Sarawak has the largest amount of rainforest than any state in Malaysia. Enjoy a wide range of national parks as you embark on a journey to discover Borneo’s natural heritage.
Bako is Sarawak’s oldest national park, established in 1957 and located 37 km away from Kuching. Bako is known for its amazing variety of natural surroundings, plants and wildlife. It’s most prominent features are its deserted coves and rugged rocky cliffs that are artistically shaped from erosion and the elements over time. Along the cliffs by the sea, you can marvel at sea stacks and arches, some shaped like animals!
Inside the rainforest, a large variety of plants and flowers grow, including the largest flower in the world, the Rafflesia. Other unique creatures found here include the Proboscis monkey, which has a large stump for a nose; the Silver Langur, a shy primate with a punk-like hairstyle and leopard cats, miniature leopards the size of cats.
Covering some 24,000 hectares in the Sri Aman area of Sarawak is the Batang Ai National Park. The area is also an important water catchment area, which flows into one huge lake that is used to power a hydro-electric dam. The park is home to a variety of endangered animals including hornbills and Orang-Utans.
The Gunung Gading National Park is located in the Lundu area North East of Kuching. Here, there is a series of mountains of which the highest is Gunung Gading, from which the park gets its name. There are numerous waterfalls located here as part of the Lundu River, allowing you to experience a cool and humid forest. You can also find Rafflesias growing here, the largest flower in the world with a powerful stench to boot.
Another park near Kuching is the Kubah National Park which covers an area of 2,230 hectares. The land is composed of sandstone, siltstone and shale within the vicinity of three mountains; Gunung Serapi, Gunung Selang and Gunung Sendok. The many streams that meander through the forest make it popular for picnics and day-trips into the forest. Also, you’ll find a rich abundance of palms and orchids, which include species of Licuala, Rattans, Pantau, Pinanga, Appendicula, Dipodium and Eria.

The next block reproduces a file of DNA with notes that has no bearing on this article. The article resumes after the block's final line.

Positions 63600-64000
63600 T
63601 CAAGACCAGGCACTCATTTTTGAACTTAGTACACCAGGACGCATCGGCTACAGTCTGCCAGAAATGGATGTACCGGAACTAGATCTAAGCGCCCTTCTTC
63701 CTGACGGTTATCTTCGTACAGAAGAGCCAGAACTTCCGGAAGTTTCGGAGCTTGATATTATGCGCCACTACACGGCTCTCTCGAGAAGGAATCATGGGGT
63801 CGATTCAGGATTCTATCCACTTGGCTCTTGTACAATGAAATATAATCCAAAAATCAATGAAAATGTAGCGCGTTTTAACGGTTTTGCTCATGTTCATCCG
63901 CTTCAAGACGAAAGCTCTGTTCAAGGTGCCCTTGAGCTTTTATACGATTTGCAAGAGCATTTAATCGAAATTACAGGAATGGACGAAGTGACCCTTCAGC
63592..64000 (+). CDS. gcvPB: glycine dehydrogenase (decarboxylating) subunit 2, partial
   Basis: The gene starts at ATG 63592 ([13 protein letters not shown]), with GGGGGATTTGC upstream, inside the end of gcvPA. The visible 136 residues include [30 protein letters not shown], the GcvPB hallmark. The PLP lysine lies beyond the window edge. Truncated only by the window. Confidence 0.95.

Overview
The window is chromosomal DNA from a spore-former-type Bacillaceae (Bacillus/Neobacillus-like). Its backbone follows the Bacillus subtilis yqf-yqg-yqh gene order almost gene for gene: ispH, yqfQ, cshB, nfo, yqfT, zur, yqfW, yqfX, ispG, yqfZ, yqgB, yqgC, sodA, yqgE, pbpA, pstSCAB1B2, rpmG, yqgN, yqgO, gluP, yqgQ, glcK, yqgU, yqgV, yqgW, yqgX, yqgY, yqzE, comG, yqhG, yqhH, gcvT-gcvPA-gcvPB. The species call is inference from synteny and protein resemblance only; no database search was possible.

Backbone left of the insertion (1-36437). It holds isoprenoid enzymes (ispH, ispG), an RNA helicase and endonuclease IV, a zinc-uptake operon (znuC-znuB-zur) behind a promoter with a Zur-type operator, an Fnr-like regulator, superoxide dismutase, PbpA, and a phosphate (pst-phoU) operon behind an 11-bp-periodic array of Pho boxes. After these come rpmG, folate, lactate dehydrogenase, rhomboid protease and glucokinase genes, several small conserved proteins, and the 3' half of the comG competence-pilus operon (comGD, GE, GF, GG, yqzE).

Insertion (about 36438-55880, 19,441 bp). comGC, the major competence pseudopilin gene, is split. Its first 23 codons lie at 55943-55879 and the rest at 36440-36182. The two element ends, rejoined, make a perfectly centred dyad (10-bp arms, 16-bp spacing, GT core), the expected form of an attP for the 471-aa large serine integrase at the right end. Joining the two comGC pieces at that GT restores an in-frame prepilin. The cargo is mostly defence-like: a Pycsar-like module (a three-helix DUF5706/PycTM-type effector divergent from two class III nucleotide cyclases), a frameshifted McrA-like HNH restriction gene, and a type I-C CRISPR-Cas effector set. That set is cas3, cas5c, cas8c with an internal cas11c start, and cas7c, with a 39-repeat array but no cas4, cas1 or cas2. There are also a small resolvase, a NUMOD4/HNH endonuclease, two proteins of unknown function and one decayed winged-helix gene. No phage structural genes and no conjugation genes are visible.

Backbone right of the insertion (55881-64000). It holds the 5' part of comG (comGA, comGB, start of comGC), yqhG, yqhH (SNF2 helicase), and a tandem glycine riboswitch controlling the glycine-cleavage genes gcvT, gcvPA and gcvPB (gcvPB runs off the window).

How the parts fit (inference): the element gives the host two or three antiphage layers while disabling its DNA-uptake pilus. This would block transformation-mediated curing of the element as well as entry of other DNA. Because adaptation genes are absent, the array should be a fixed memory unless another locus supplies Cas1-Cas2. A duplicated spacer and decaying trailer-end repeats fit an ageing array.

The Lambir Hills National Park which was gazetted in 1975 is located south west of Miri. The rainforest is thick with palms, ferns and other ground flora such as Ariods, orchids, epiphytes and vines. Look out for carnivorous pitcher plans and catch a glimpse of rare animals such as pangolins, barking deer and gibbons from Borneo.
One of Sarawak’s most popular rainforest parks, Mulu is named after its highest mountain. The park covers about 32,000 hectares of majestic rainforest that has some fantastic limestone outcrops and montane jungles. Gazetted as a National Park in 1974, the abundant greenery and rich wildlife attract many visitors. Some of its main attractions are the spectacular pinnacle rock formations in a valley called Gunung Api.
What is believed to be the longest cave passage in the world is also located in Mulu. About 150 km of the cave has been traversed but experts believe it is not even near half of it. Inside the caves, visitors can watch millions of bats stream out during the night and marvel at limestone formations. In addition, there are over 1,500 species of flowering plants, 170 species of orchids and 10 species of pitcher plants as well as countless animals.
Niah is another famous but smaller national park, particularly for its caves that spread over a 3,140-hectare area of peat swamp, forests and massive limestone outcrops. The main cave is called the ‘Great Cave’. Along with some smaller cavers, the area is ripe for exploration and discovery. Outside, fig plants thrive in the lowlands as long-tailed macaques dart about the trees. Bird-watchers will also adore the sights of eagles and owls which frequent the area for food. Other beautiful birds that flock here include hornbills, partridges and swiflets.
The Tanjung Datu National Park is located near Kuching, towards the westernmost tip of Sarawak near the Indonesian border. It is the most recent national park, having been gazetted in 1994 and also the smallest at only 1,379 hectares.
The park has a mountainous range, in which clear water-rivers flow with great strength. There are also some beautiful beaches along is shoreline while further inland, the area is a dense mix of lush vegetation and trees filled with intriguing wildlife.